subsequent offenses, and is now sentenced to serve through
May 2031, and eligible for parole in April 2021.
was born male. But as his brief explains, he has been
diagnosed as having a medical condition known today as
"gender dysphoria" or "Gender Identity
Disorder" (GID). He has lived as a female since the age
of 15 and calls himself Vanessa Lynn Gibson.
American Psychiatric Association defines "gender
dysphoria" in its most recent Diagnostic and
Statistical Manual of Mental Disorders (DSM-5) as a
"marked incongruence between one's
experienced/expressed gender and assigned gender, of at least
6 months duration, as manifested by" at least two of six
1. A marked incongruence between one's
experienced/expressed gender and primary and/or secondary sex
characteristics. . . . 2. A strong desire to be rid of
one's primary and/or secondary sex characteristics
because of a marked incongruence with one's
experienced/expressed gender. . . . 3. A strong desire for
the primary and/or secondary sex characteristics of the other
gender. 4. A strong desire to be of the other gender (or some
alternative gender different from one's assigned gender).
5. A strong desire to be treated as the other gender (or some
alternative gender different from one's assigned gender).
6. A strong conviction that one has the typical feelings and
reactions of the other gender (or some alternative gender
different from one's assigned gender).
Manual further notes, "[t]he condition is associated
with clinically significant distress or impairment in social,
occupational, or other important areas of functioning."
has averred acute distress. He is depressed, has attempted to
castrate or otherwise harm himself, and has attempted suicide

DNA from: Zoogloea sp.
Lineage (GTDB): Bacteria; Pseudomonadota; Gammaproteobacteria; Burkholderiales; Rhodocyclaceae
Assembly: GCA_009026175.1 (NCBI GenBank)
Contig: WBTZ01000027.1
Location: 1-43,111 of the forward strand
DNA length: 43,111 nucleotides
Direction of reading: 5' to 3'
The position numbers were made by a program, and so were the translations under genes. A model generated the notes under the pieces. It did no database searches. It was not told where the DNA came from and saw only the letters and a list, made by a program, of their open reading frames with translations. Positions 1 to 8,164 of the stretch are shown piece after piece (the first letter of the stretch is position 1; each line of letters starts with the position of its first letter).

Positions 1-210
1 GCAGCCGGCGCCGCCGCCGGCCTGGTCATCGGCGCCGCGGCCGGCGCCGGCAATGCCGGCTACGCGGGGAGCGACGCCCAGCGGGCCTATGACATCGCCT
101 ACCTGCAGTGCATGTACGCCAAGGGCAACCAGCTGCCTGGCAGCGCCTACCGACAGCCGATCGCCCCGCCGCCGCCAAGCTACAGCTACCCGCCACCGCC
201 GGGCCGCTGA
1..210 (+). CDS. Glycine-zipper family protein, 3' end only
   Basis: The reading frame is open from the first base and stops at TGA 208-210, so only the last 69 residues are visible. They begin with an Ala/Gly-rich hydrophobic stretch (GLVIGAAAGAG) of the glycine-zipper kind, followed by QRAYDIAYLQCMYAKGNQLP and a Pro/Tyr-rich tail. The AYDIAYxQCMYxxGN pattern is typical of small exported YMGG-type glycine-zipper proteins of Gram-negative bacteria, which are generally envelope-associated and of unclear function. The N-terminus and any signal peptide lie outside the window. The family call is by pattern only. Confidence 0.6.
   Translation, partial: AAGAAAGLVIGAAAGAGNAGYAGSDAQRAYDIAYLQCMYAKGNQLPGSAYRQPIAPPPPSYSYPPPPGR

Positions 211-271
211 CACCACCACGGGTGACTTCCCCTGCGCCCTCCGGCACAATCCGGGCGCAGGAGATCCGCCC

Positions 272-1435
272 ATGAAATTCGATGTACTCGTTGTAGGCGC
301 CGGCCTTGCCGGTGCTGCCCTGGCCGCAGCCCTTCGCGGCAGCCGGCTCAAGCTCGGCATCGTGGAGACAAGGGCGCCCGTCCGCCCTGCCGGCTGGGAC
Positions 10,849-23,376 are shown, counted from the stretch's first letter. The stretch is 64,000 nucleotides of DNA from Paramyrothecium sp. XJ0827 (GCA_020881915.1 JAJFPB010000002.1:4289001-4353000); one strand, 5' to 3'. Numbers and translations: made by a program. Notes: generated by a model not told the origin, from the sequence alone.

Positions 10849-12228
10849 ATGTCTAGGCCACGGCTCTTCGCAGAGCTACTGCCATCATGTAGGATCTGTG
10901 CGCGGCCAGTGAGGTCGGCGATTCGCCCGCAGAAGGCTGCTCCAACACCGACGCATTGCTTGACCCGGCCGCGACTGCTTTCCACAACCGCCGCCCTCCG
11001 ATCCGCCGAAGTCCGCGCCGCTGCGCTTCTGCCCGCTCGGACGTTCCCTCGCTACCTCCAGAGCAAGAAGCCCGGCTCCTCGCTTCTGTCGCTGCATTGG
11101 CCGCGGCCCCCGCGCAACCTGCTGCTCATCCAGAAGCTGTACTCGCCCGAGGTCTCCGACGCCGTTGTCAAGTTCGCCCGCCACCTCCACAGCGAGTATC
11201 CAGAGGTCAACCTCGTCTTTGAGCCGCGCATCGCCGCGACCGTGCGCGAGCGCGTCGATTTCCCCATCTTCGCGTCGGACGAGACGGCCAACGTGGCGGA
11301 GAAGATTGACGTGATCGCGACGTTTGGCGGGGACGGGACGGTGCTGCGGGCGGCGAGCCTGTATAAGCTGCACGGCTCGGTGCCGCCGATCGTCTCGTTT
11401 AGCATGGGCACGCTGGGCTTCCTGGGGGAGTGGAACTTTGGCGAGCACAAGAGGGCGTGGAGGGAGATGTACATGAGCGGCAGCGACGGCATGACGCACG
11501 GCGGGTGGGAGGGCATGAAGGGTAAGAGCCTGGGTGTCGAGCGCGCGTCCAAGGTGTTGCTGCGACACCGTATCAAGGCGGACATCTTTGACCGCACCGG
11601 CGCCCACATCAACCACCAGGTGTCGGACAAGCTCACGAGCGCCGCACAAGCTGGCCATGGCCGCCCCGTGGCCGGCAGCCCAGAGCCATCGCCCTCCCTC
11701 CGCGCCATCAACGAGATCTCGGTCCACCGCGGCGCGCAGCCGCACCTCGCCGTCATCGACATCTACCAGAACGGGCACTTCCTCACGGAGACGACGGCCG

three times (though he says that gender dysphoria was not the
sole cause of his suicide attempts). His prison medical
records reflect that he has consistently denied any suicidal
urges. But in this litigation, Gibson has averred that, if he
does not receive sex reassignment surgery, he will castrate
himself or commit suicide.
he threatened to castrate himself, Gibson was formally
diagnosed with gender dysphoria and started mental health
counseling and hormone therapy. Since his formal diagnosis,
Gibson has repeatedly requested sex reassignment surgery,
explaining that his current treatment regimen of counseling
and hormone therapy helps, but does not fully ameliorate, his
Policy G-51.11 provides that transgender inmates must be
"evaluated by appropriate medical and mental health
professionals and [have their] treatment determined on a case
by case basis," reflecting the "[c]urrent, accepted
standards of care." Although there is some dispute
whether the Policy forbids sex reassignment surgery or is
merely silent about it, doctors have denied Gibson's
requests because the Policy does not "designate [sex
reassignment surgery] . . . as part of the treatment protocol
for Gender Identity Disorder."
appeal comes to us with an unusual procedural history.
Proceeding pro se, Gibson sued, inter alia,
the Director of the TDCJ (now, Bryan Collier), challenging
TDCJ Policy G-51.11 as unconstitutional under the Eighth
Amendment, both facially and as applied. He argued that
Policy G-51.11 amounts to systematic deliberate indifference
to his medical needs, because it prevents TDCJ from even
considering whether sex reassignment surgery is medically
necessary for him. He demanded injunctive relief requiring
TDCJ to evaluate him for sex reassignment